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NIOSH Science Blog Posts

Can Drones Make Construction Safer?

Unmanned aerial vehicles (UAVs) often called drones are increasingly used for military, recreational, public, and commercial purposes. UAVs have the potential to prevent injury and death in the construction industry where nearly 1,000 workers died in 2015. Advancements in UAV technology could help reduce construction-related injury and death from falls, toxic chemical exposures, electrical hazards, Read More >

Posted on by John Howard, MD; Vladimir Murashov, PhD; and Christine Branche, PhD, FACE10 Comments

Job Complexity, Race, and Socioeconomic Status: Examining Health Disparities from an Occupational Perspective

Research conducted in the United States on racial/ethnic health disparities and socioeconomic status (SES) has not fully considered occupation. Because racial and ethnic groups are not represented equally in all occupations, differences in job characteristics may help explain racial/ethnic health disparities.  Two recent studies by the National Institute for Occupational Safety and Health (NIOSH) explore Read More >

Posted on by Kaori Fujishiro, PhD 3 Comments

New Software Tracks Health of Emergency Responders

As we recognize September as National Preparedness Month, U.S. and international emergency personnel have been overwhelmed with responses to the hurricanes, floods, earthquakes and wildfires experienced in this month alone. While these responders often put their lives on the line for public safety, we at the National Institute for Occupational Safety and Health (NIOSH) together Read More >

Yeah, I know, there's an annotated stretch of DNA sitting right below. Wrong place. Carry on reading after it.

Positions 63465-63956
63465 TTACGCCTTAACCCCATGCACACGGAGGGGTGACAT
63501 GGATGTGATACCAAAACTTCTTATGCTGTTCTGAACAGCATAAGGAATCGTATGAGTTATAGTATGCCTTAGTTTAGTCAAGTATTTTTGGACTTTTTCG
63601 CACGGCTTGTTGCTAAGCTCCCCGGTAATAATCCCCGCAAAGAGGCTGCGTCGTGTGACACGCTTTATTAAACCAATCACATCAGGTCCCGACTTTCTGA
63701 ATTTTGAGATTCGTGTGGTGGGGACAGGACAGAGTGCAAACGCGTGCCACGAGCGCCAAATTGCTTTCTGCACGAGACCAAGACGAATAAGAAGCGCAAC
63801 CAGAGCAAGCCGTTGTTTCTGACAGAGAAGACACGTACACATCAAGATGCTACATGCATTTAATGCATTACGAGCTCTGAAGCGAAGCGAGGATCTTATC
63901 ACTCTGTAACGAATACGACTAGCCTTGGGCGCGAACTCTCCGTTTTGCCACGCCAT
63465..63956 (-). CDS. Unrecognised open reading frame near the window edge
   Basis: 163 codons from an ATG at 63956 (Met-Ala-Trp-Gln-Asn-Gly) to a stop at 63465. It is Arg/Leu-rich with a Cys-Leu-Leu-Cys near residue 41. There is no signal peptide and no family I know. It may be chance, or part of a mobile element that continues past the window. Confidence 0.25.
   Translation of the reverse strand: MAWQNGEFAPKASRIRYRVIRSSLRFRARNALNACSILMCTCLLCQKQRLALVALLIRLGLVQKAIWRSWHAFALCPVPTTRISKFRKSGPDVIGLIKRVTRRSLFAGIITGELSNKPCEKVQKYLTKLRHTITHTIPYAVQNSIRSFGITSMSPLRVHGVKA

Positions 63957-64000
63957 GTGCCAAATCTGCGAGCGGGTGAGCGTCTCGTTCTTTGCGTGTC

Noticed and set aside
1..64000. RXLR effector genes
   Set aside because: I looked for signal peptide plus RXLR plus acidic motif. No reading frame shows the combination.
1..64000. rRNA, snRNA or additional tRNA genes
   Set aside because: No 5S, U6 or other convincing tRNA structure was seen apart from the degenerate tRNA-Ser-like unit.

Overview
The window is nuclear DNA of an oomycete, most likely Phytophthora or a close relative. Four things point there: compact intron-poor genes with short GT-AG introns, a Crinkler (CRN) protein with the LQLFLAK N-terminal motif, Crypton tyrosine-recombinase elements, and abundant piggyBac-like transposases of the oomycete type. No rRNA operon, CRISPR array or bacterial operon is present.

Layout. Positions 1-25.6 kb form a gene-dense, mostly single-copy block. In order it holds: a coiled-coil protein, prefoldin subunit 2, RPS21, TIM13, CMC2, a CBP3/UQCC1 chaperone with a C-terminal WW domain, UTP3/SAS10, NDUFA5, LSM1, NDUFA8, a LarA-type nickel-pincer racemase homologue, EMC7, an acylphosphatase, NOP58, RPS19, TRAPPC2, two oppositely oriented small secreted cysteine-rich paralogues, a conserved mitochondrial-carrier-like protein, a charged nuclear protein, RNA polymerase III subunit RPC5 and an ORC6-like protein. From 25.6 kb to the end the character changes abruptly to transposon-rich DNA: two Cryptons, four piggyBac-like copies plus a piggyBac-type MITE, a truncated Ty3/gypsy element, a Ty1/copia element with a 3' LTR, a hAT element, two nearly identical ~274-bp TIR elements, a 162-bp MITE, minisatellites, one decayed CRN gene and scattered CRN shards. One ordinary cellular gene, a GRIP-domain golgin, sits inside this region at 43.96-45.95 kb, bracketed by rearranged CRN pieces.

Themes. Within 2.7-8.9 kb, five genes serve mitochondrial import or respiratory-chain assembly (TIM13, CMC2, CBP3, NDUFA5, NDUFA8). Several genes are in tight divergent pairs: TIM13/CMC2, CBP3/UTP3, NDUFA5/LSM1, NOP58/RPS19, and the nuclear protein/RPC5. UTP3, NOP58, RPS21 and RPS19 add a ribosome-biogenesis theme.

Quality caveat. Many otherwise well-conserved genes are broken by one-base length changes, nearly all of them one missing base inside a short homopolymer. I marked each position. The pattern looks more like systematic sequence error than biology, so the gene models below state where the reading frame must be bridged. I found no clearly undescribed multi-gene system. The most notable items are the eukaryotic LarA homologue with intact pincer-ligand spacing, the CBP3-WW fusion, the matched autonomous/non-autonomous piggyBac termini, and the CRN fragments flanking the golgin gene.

Posted on by CDR Jill Shugart, MSPH, REHS1 Comment

Cured-in-Place-Pipe (CIPP): Inhalation and Dermal Exposure Risks Associated with Sanitary Sewer, Storm Sewer, and Drinking Water Pipe Repairs

Background Cured-in-place-pipe (CIPP) is the most popular water pipe repair method used in the U.S. for sanitary sewer, storm sewer, and is increasingly being used for drinking water pipe repairs. Today, approximately 50% of all damaged pipes are being repaired using CIPP technology. The CIPP procedure involves the chemical manufacture of a new plastic pipe Read More >

Posted on by Andrew J. Whelton, PhD; Jonathan Shannahan, PhD; Brandon E. Boor, PhD; John A. Howarter, PhD; Jeffrey P. Youngblood, PhD; and Chad T. Jafvert, PhD. 4 Comments
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